Requiring just over a quarter hour to complete its six tracks, ‘A Pleasant Climb For Some’ by Courtesy Caller is a most pleasing musical experience.
Structured but oblique, avenues are explored and then discarded. Wellington’s Ben Lemi, who has worked with the likes of Upper Hutt Posse, Trinity Roots and French For Rabbits, seems to be an explorer, inquisitive about the sonic dimensions of key and structure. Eno-esque, the album appears to be almost an exercise in tonal and tonic japes.
The drums are tribal to start the opening track Shapes to Come, like a more upbeat Albatross. Theme de Ding Yu is a compelling piece centred around a classical guitar introduction which then moves into a chiming xylophone, disintegrating beyond repair to conclude.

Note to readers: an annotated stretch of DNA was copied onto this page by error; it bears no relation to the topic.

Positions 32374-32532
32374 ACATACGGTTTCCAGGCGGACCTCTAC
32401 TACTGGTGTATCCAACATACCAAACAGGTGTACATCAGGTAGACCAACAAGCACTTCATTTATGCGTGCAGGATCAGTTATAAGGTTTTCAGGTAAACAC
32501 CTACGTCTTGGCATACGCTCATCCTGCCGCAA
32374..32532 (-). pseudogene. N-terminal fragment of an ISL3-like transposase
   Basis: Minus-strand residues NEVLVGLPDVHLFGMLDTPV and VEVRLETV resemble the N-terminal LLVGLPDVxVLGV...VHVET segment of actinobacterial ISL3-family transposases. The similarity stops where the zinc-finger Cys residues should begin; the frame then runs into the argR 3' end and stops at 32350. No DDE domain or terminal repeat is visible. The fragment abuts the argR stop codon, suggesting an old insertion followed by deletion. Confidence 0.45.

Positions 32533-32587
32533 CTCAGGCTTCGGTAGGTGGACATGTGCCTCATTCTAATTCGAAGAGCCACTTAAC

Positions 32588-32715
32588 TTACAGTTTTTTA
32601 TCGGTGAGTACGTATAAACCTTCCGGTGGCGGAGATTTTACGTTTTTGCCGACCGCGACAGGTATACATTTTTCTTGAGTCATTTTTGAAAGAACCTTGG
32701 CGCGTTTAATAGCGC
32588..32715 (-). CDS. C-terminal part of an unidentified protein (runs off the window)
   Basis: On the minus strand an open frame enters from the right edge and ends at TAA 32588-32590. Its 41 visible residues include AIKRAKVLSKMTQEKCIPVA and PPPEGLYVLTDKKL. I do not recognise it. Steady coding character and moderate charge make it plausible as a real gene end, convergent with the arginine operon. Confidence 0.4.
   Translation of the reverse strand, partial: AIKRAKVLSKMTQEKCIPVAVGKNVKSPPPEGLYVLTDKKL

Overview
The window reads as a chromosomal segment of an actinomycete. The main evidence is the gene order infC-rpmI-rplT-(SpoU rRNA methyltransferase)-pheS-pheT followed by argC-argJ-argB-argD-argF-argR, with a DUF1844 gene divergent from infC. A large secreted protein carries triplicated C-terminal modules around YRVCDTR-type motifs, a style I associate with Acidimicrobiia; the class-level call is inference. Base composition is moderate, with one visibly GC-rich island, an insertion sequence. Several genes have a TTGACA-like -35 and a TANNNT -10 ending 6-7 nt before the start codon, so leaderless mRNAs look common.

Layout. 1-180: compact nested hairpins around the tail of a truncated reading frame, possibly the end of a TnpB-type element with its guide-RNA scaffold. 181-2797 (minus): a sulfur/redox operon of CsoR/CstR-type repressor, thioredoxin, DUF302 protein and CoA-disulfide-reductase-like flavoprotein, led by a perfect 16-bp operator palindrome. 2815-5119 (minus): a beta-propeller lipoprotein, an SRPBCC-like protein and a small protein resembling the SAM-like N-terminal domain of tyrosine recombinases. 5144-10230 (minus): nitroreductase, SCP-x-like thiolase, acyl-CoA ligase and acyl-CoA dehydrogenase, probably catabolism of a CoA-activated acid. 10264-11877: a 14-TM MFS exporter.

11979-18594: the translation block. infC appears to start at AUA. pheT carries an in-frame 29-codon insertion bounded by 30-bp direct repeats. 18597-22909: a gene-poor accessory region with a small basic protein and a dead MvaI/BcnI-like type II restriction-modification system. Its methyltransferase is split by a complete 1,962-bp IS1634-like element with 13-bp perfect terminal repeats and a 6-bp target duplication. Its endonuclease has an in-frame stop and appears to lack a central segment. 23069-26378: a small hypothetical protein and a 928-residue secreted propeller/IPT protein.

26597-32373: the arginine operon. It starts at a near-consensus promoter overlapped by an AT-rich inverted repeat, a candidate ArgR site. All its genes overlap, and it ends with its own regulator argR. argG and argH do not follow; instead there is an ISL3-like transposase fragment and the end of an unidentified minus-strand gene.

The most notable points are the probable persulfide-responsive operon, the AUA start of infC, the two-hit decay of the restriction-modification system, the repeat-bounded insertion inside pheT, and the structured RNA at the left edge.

Next comes the hauntingly orchestral Voyage au Triton which lasts all of two minutes. The flamenco-styled guitar and floating-in-the-background a la 10CC vocal layering on The Meeting are in some ways the sanest constructions on the EP.
‘A series of aural conglomerations…’ as Lemi describes it on the Courtesy Caller Bandcamp page, it’s not that this is a difficult listen, but occasionally it proves twitchy with its encyclopaedic musical references. With vocals few and far between there is little for a pop fan to latch onto, yet there are sublime pop moments hidden away here among some terrific sonic craft.